Chase walks into the grocery store to buy a few simple items: bananas, milk, and cereal. However, the task proves anything but simple for him. All he can focus on are the other shoppers and the threats that they pose to him—he immediately regrets his confidence in making this quick stop.

It takes Mikey hours to fall asleep at night. Only after he exhausts himself worrying about the sound of the air conditioning turning on and off, the gentle tapping of the tree’s limb on his window, and the inexistent footsteps is he able to drift into a slumber. This symptom of his anxiety disorder is costing him big-time.

Annalise hasn’t been the same since the house fire. She now functions on high alert, shuddering at the sound of sirens, the flickering of candles, and the sight of basic kitchen appliances—ovens, microwaves, stoves. All she sees is destructive potential and she does everything in her power to avoid them.

What is Hypervigilance?

The above characters—Chase, Mikey, and Annalise—all suffer from hypervigilance: a state of heightened alertness and sensitivity that can be caused by fear, anxiety, or certain mental health conditions. As illustrated in the above scenarios, hypervigilance can manifest in somewhat different ways, but is typically characterized by the following signs:

  • Marked paranoia, like Mikey worrying about the slightest noises he hears before falling asleep.
  • An increased startle reflex and response. For example, these individuals may jump at unexpected or loud sounds.
  • An avoidance of potentially threatening situations, such as Annalise’s avoidance of kitchen appliances.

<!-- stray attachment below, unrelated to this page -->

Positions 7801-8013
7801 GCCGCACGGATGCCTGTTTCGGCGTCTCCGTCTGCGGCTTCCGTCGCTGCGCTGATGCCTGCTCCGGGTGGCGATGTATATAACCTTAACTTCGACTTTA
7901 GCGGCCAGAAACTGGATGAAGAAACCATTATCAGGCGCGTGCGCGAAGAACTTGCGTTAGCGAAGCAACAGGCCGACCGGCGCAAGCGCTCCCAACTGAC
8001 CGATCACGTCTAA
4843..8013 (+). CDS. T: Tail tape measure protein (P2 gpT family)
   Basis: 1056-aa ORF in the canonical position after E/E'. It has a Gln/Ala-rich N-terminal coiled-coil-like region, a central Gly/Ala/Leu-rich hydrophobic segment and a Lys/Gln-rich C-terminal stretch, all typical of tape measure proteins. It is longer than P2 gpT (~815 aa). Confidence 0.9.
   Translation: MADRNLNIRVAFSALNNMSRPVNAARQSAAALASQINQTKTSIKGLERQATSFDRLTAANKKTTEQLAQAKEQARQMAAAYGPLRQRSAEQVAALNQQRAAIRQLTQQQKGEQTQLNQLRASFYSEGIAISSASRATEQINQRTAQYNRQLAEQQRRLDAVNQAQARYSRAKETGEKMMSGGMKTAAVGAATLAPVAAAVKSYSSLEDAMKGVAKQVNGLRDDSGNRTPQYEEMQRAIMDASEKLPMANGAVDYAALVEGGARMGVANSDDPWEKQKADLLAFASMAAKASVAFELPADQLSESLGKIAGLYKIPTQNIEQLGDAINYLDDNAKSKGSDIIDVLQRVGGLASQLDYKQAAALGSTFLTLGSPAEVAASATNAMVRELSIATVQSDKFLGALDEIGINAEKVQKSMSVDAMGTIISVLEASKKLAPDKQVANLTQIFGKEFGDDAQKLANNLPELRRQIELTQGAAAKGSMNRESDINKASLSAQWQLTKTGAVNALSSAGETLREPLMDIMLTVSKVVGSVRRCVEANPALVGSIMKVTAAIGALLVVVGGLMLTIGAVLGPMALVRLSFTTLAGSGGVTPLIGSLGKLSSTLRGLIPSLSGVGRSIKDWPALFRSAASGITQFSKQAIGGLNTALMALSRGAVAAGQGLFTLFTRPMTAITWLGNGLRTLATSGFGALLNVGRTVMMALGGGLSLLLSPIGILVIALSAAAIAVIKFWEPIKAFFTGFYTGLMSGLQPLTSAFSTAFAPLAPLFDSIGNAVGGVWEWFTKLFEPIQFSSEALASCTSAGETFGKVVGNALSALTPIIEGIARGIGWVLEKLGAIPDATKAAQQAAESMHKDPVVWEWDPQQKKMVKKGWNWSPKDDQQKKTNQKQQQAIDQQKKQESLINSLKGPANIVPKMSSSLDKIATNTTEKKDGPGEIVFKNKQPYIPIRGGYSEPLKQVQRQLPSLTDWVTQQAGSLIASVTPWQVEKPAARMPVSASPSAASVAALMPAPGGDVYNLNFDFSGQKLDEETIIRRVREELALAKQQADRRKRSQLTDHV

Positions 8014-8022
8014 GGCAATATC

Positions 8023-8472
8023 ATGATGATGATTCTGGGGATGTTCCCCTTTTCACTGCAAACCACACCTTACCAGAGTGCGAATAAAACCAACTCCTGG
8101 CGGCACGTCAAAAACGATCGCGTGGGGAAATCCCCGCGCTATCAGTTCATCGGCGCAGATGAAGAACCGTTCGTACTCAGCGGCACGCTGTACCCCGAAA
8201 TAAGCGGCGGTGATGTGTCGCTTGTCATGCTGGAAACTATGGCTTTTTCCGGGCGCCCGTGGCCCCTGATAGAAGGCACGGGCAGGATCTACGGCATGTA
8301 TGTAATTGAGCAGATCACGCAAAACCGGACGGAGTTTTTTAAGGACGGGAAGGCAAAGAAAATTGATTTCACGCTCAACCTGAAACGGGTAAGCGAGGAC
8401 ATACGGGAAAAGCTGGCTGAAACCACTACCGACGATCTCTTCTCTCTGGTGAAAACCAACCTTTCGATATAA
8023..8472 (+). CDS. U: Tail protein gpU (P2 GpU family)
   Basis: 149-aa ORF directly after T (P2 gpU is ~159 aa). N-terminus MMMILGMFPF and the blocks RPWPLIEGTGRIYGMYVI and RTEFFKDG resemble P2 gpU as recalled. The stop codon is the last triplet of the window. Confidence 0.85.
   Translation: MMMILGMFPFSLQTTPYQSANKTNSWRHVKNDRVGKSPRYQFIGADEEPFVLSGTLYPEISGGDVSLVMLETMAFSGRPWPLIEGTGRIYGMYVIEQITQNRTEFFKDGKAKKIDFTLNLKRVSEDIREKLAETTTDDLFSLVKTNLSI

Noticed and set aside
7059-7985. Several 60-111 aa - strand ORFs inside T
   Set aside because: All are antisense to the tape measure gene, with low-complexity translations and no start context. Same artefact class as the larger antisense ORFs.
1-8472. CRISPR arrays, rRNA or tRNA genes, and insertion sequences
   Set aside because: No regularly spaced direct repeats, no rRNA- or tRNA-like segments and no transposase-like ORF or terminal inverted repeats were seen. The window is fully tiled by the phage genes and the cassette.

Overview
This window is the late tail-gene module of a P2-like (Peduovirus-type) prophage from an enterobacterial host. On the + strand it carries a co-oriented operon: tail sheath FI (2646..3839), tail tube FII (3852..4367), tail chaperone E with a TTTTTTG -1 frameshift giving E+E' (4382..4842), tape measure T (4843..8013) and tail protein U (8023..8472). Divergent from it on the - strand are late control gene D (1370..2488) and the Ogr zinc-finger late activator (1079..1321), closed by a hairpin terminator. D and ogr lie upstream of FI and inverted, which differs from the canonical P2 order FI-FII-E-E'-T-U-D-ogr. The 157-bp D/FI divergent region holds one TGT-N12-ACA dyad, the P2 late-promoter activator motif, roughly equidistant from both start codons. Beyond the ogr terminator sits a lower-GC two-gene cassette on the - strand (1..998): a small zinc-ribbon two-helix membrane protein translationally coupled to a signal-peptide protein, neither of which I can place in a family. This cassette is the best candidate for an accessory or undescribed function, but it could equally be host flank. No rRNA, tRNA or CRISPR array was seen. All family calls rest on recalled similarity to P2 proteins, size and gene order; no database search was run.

• An elevated heart rate and blood pressure.
  • Constant analysis of potential threats, as demonstrated by Chase on his grocery run.
  • The overestimation of potential threats. For example, Chase may perceive someone at the store as dangerous when they’re really just innocent shoppers.

The Roots of Hypervigilance

As briefly touched on, hypervigilance is not a disorder itself but can be a direct result or symptom of a possible mental health condition, such as:

  • Anxiety: Hypervigilance is often rooted in the wide range of anxiety disorders, such as generalized anxiety disorder and social anxiety disorder. For example, an individual with social anxiety may be nervous and hypervigilant around other people and in public spaces, as demonstrated by Chase at the grocery store.
  • PTSD: Another common cause of hypervigilance is post-traumatic stress disorder (PTSD), as illustrated above by Annalise. Annalise survived a house fire and has experienced intense fear, hypervigilance, and other PTSD symptoms ever since.
  • Schizophrenia: Individuals who suffer from schizophrenia—a mental illness characterized by a range of cognitive, behavioral, and emotional dysfunctions—may also experience hypervigilance, which can worsen other symptoms of the condition as well, like paranoia and hallucinations.
  • Other Triggers: There are certain triggers that may cause or worsen hypervigilance, depending on its underlying cause, such as feeling trapped or abandoned, hearing loud noises, anticipating pain or fear, feeling pain or emotionally distressed, and being reminded of past traumas.

Coping with Hypervigilance

Before one can receive effective treatment for their hypervigilance, a doctor must first determine the underlying cause. Once this is established, the individual will likely be referred to a psychiatrist for therapy and/or be prescribed medication:

  • Therapy: There are multiple forms of therapy that may help one manage their hypervigilance, including cognitive behavioral therapy, which can be helpful for those suffering with anxiety, and exposure therapy, which is helpful to those with PTSD.
  • Medication: More severe cases of anxiety, PTSD, and other disorders may require the prescription of medication such as antidepressants and anti-anxiety medicines.